The other night we were sitting around talking about the kids when they were little. Steele was so high maintenance as a baby. We really have very few good memories of him between birth and 3 years old. He was so unhappy most of the time. We realized later that he had Sensory Issues. Most environments over stimulated him and made him agitated and crazy.  We all laugh about it now and Steele even laughs when we call him Rain Man.

I couldn't love Steele more if I had birthed him. But I remember the day we actually connected. He was about 4 months old and I was rocking him and I felt him relax. It was as if he said "OK, I get it now, she's my mom now." and when he relaxed I felt that connection form.

Because he was an infant, the work of love only took a few months. that "magic" happened sooner.

I was talking to Evangeline the other night about how I flash out more now in general. We were talking about how I wasn't like that when she was little, it started when we got Steele and got worse after getting Abel. I realized during that conversation that it wasn't because we adopted them it was because we added more children to the family and that added more stress, which I obviously don't handle well. Even if I had birthed them, I believe it would have been the same. It's not that I love them less, it's that I don't handle added responsibility, added stress well. When we just had Evangeline, it was easy, even with her diabetes, she was easy because it was only her.

I'm glad I had that realization, now I know I have to fix how I react to stress. I have to do that for my kids, for my sanity. I want to be a good example for my children. I don't want to ever say, "oh well, I tried" but then just give up and accept that I'm a crazy bitch who has no self control. I'd rather just keep trying.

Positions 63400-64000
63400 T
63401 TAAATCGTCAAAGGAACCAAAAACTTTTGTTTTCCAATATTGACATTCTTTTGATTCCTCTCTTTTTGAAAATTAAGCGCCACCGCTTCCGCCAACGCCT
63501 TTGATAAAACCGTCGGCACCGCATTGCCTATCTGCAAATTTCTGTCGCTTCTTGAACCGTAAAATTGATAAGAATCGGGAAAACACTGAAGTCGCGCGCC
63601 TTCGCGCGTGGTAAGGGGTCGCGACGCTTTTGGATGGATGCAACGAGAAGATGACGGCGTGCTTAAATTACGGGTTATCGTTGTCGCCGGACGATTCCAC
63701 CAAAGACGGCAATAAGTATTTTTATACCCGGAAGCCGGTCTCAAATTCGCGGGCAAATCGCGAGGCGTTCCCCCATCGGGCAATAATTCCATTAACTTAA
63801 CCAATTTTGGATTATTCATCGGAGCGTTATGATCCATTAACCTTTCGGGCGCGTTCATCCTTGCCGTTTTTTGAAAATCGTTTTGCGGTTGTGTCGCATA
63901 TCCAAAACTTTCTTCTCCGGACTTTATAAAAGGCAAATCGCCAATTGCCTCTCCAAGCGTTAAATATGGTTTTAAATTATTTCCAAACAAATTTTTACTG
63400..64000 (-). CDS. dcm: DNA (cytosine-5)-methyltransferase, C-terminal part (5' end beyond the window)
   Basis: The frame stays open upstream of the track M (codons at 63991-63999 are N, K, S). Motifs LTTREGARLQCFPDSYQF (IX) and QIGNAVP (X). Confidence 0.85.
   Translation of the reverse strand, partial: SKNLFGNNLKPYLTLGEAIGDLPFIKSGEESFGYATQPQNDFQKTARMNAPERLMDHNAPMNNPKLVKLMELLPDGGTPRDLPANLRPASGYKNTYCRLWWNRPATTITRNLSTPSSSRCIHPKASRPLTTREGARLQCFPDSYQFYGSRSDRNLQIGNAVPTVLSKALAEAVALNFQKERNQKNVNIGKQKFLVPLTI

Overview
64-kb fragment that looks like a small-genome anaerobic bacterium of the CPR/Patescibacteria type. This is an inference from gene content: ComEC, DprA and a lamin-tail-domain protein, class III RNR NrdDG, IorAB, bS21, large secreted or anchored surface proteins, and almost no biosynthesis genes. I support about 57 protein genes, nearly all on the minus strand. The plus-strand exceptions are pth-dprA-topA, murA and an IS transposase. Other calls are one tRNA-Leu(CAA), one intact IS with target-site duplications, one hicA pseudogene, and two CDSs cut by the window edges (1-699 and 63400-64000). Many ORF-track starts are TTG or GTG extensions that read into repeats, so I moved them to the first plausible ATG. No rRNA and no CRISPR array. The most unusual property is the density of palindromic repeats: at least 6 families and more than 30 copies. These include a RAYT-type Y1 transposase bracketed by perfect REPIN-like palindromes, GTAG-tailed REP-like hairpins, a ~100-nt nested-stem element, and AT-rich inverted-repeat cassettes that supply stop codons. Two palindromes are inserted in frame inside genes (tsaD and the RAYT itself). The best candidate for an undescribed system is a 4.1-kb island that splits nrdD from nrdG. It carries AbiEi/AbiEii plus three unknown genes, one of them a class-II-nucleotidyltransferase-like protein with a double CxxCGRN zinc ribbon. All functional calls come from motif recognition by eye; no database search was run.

Children bring out whatever crap you need to deal with in yourself and then at the same time leave you no time to deal with it because we parents don't even have the time to be selfish so that's why God created wine. Just kidding..but seriously.

These last six years have been hard and work and failure and success, but I say this from the bottom of my heart, I wouldn't change it. I love Abel. I love that he is our son. I love being his mother. He makes me proud. His is 100% Turner. Our family would not be complete without him in it.

Some adoptive families make it look effortless. They make the magic of love and connection with adoptive children seem like it's not really work. We are not one of those families. It's work for all of us to this day. BUT I'm learning to relax more, relaxing is work for me. We are a flawed family, working to grow healthy adults who know how to give and receive love, know that we love them and worked hard for that magic, and that's pretty much it.